Workers’ Compensation Insurance Penalties in New Jersey
New Jersey’s workers’ compensation statutes were amended in October 2008 by a series of bills signed by then-Gov. Jon Corzine, which intended to strengthen the system and set penalties that can be levied against participants who run afoul of the system’s requirements.
What are these requirements?
An employer in New Jersey must satisfy its obligations to injured employees under the Workers’ Compensation Law, either by purchasing an insurance policy or by obtaining authorization to self insure by fulfilling certain filing requirements.
What was changed in October 2008?
The law that has the most impact on you as an employer is Chapter 94 of 2008. This law increased the penalties against employers who fail to provide coverage for their employees.
What exactly does this law do?
This statute makes an employer who fails to provide the protection pre-scribed by law guilty of a disorderly person offense. If the employer knowingly fails to provide insurance, the employer shall be guilty of a crime of the fourth degree.
What’s the penalty for these crimes?
Being found guilty of a disorderly person offense implicates the criminal code—this is not an administrative or civil penalty, but a criminal conviction! A disorderly person offense (like lesser degrees of criminal mischief, trespassing and shoplifting) does not require a formal indictment and is less serious than a misdemeanor. However, someone convicted of a disorderly person offense can face a fine of up to $1,000 and six months in jail! A fourth-degree crime is more serious yet—it is not a violation, but a crime in the same class as reckless endangerment and aggravated assault. A conviction of a fourth-degree crime can subject someone to a $10,000 fine and 18-months imprisonment.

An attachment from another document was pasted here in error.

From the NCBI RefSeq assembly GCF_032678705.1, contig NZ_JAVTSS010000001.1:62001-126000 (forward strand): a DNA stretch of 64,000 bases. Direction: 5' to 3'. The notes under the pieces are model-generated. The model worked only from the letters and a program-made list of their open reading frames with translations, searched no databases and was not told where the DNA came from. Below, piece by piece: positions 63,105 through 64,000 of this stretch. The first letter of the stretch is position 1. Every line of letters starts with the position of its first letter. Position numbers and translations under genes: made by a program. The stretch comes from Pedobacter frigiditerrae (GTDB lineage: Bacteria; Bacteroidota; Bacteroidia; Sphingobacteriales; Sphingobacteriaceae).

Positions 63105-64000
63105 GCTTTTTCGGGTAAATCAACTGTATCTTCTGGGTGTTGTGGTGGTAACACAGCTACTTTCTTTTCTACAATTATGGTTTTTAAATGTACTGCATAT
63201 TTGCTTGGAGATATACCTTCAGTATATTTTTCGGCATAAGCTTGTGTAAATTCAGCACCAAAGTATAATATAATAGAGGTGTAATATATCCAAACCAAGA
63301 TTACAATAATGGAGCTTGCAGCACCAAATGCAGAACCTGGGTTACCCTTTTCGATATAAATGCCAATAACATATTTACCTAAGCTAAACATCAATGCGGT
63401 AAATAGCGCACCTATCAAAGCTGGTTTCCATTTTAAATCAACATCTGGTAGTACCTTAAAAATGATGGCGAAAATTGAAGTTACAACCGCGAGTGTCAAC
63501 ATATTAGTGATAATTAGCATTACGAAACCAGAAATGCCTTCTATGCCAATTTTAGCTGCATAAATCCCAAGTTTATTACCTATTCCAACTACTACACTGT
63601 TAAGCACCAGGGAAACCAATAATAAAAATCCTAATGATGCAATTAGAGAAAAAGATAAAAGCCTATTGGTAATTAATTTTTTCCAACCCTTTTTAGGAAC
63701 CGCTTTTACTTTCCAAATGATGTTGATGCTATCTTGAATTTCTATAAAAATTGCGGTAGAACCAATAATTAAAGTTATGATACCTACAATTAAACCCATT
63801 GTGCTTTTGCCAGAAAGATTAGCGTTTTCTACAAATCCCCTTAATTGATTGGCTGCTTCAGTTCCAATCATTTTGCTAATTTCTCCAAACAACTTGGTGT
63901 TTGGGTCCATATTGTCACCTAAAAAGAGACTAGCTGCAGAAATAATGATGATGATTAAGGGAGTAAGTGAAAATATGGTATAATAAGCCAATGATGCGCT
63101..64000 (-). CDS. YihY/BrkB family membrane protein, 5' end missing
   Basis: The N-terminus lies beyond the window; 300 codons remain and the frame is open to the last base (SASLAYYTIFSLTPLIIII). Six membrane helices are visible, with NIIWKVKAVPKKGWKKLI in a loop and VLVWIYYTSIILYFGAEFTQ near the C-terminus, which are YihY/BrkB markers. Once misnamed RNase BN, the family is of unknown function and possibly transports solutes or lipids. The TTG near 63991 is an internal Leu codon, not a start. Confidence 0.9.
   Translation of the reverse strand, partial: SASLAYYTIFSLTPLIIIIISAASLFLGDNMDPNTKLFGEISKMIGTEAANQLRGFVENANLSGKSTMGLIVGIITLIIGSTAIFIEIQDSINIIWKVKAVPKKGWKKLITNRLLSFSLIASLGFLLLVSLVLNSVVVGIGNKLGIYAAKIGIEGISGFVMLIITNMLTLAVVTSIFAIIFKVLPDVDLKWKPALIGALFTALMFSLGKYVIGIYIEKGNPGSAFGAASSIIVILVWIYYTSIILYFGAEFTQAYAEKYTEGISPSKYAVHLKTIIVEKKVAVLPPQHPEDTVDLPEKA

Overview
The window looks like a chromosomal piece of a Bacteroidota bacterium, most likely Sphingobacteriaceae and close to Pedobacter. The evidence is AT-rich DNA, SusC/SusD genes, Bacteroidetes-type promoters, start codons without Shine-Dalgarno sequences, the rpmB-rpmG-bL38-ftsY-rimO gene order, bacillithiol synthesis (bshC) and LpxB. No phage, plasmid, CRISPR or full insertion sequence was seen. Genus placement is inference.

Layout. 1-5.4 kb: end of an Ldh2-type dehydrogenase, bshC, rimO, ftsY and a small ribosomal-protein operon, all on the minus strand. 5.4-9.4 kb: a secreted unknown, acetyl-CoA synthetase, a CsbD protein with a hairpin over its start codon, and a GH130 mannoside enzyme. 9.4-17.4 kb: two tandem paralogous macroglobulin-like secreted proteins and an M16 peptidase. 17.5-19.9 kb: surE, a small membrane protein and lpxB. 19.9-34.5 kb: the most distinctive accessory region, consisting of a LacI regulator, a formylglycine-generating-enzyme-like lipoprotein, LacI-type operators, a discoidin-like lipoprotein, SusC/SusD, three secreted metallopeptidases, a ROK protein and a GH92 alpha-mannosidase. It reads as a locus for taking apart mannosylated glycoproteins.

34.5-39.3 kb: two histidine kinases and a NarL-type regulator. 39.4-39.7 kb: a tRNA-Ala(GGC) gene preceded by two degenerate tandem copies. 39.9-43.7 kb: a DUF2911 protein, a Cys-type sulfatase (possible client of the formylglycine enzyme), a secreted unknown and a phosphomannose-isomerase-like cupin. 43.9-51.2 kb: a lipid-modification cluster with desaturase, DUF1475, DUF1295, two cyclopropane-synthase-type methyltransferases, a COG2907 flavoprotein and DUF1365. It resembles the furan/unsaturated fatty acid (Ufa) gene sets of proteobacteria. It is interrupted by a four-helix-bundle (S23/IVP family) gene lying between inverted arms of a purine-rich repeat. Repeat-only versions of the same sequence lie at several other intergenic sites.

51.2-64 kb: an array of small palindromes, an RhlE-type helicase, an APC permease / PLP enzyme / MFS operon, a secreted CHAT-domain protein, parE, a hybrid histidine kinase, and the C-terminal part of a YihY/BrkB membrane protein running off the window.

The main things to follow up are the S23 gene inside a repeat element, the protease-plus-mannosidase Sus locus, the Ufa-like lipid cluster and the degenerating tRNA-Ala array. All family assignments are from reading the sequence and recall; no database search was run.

I don’t own the corporation, so I’m not responsible for making sure the insurance is being provided, right?
Not necessarily. Where the employer is a corporation, any officer who is actively engaged in the corporate business such as the president, vice president, secretary and treasurer can be liable for failure to provide the required insurance coverage.
These penalties are really stiff! Are there any other ones I need to look out for?
Yes, there are noncompliance money penalties that grow larger with the time the employer remains out of compliance with the law. If the Division of Workers’ Compensation finds that an employer has failed, for a period of more than 10 consecutive days, to make provision for compensation payments as required by law, the division shall impose a penalty of up to $5,000 and, if the period exceeds 10 days, an additional penalty of up to $5,000 for each subsequent period of 10 days will be imposed.
New Jersey is really serious about making sure workers are protected. Is there anything else I need to know?
New Jersey is serious about protecting workers—remember, if a worker is injured, and he or she wasn’t protected, you, the employer, will end up paying!
The employer is financially responsible for the worker’s benefits.